AN INTERVIEW WITH THE DUSKWHALES
From the moment I first met The Duskwhales, I knew they were good people. With Seth on vocals/guitar, Brian on keyboard, and Chris on drums, these humble, down to earth guys create a fresh sound on the indie pop scene by incorporating some sweet 60’s vibes. I got the opportunity to talk to them in my hometown of Strasburg, VA.
You guys started The Duskwhales in high school. How was finishing high school while balancing being in a band?
S: Probably different than the way everybody else experienced high school. I feel like I kinda skipped out on most of the normal high school experience just because I was with only these two guys who were doing the same thing and not getting into trouble.
C: I feel like sort of transitioning out of playing sports and into playing a lot of music, because that’s how Seth and I met and started the band with another kid who played soccer, and then as we got more into the music it became less about sports and high school activities and more about music.
S: It was never about sports for me. No offense to sports!
B: Probably offense to sports though
Who writes the lyrics? Is it one of you or all of you?
S: It’s collaborative
B: Usually we write the music first and then we write the lyrics.
You guys released Living Room and Emerald Skates in the past couple months. Are those going to be on an upcoming album?
B: No, those are going to stand alone singles.
Is there going to be an upcoming album?
B: There is!
S: Hopefully we’ll have that finished up by the end of this month and we’ll have it out by the fall.
Where are you guys recording it at?
S: Bias Studios in Springfield. It’s a nice studio.
At what point did you realize you wanted to keep doing the band thing and not give up on it?
S: From the second I started.
B: Literally though it’s always been like ‘oh the band’ ever since we first started out.
S: Yeah, I didn’t want to do college and I wanted to do music.
B: Now you’re not doing college and you’re just doing music!
C: Yeah for the longest time people would ask about it sort of like “Oh how’s the band doing” kind of like not condescendingly but -
B: It was condescendingly.
C: It was more in a way where they were kinda thinking it was something we do on the side, but I think that recently in the past year or so they realize ‘oh this is what they’re doing now.’ When people think of the three of us, they think of the band you know. It’s kind of become our identities, so it’s kinda hard to dissociate the two. I’m fine with that.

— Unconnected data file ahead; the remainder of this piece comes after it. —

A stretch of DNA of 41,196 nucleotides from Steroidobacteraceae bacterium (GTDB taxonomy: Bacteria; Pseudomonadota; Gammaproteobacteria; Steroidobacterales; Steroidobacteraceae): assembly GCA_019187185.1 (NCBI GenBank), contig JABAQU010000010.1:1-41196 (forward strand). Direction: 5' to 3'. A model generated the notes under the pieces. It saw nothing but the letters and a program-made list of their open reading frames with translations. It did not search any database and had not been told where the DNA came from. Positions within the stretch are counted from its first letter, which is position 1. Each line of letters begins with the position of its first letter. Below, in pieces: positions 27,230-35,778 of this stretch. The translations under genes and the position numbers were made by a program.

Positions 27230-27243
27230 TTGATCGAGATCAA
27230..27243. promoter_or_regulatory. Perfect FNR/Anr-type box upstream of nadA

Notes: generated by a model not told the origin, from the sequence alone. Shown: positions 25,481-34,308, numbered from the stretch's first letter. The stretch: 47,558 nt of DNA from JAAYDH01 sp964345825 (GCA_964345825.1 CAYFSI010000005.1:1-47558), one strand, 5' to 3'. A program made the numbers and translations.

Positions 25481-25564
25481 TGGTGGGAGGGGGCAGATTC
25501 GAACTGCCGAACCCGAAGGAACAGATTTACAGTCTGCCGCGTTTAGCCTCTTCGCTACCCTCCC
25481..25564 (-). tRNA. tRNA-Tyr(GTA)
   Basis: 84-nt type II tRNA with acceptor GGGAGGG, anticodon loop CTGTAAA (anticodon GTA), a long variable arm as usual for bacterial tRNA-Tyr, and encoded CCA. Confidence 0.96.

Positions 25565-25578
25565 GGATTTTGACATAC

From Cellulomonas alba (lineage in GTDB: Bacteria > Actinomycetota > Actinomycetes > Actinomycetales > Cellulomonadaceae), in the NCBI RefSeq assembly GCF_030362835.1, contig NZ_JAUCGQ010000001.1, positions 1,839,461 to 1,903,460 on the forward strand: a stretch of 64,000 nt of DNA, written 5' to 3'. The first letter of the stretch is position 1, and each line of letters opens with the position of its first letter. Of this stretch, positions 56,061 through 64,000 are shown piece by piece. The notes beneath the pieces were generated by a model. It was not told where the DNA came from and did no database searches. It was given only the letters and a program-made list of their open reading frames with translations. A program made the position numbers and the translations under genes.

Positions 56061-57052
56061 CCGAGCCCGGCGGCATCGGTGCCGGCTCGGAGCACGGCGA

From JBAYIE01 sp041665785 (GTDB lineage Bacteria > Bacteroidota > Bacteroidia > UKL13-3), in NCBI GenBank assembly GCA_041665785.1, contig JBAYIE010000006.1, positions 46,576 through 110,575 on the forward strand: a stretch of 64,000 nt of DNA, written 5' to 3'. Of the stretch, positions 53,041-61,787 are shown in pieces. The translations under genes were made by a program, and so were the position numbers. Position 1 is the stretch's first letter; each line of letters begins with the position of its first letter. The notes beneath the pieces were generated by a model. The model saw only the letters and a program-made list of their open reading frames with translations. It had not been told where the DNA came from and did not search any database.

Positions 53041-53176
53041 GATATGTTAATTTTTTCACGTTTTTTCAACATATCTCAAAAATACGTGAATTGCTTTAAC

What’s your favorite album to listen to while driving?
S: Pet Sounds by the Beach Boys
C: Brian has The Beatles discography so we’ll listen to that on really long car rides.
B: It’s intense
What’s your favorite song to play live?
S: I think Estranged Brother for me definitely.
B: We have a song called Cassiopeia named after the constellation, that’s my favorite. That one is a lot of fun, and it has a really cool bass line that I play on the keyboard.
C: I think my favorite is a song called Be Mean which we don’t do that often, but when we do it’s a lot of fun. There’s a lot of vocal harmonies which are really cool.
Bands in the 80’s and 90’s didn’t have access to social media, but they still had huge fan followings. Does social media play a role in your band?
B: It’s a good place to direct people when we meet someone at a show and it’s like “well check us out on Facebook” because that’s where you can learn more about us and check out our music.
S: Yeah people don’t always buy CDs so it’s a good place to check out our music for free.
C: It’s the best way to get in touch with fans and other bands too.
B: You’re able to book an entire tour on your own because you can contact other bands or venues throughout the country.
What’s it like being a band/musician in the 21st century?
S: I think it is an advantage to have the technology to record yourself and promote yourself, while past generations could not even feasibly conceive doing so. With the internet there are so many bands and artists and it can be really hard to make it. It is like going into a thrift store and there are just boxes upon boxes of old CD’s movies and vinyl, it takes effort to find music that wasn’t made effortlessly. More than half of being a musician is promoting yourself. You could have the best, purest, or rawest music out there but if you cannot promote or market yourself properly you will run into a lot of snags. It has happened with so many bands like Big Star for instance, like why did it take so long for people to realize the music they made is crucial. Anyways, glad to be an artist in this century. I think it requires a lot of work to practice, write, be on time to shows, network yourself, and build a strong relationship with your band.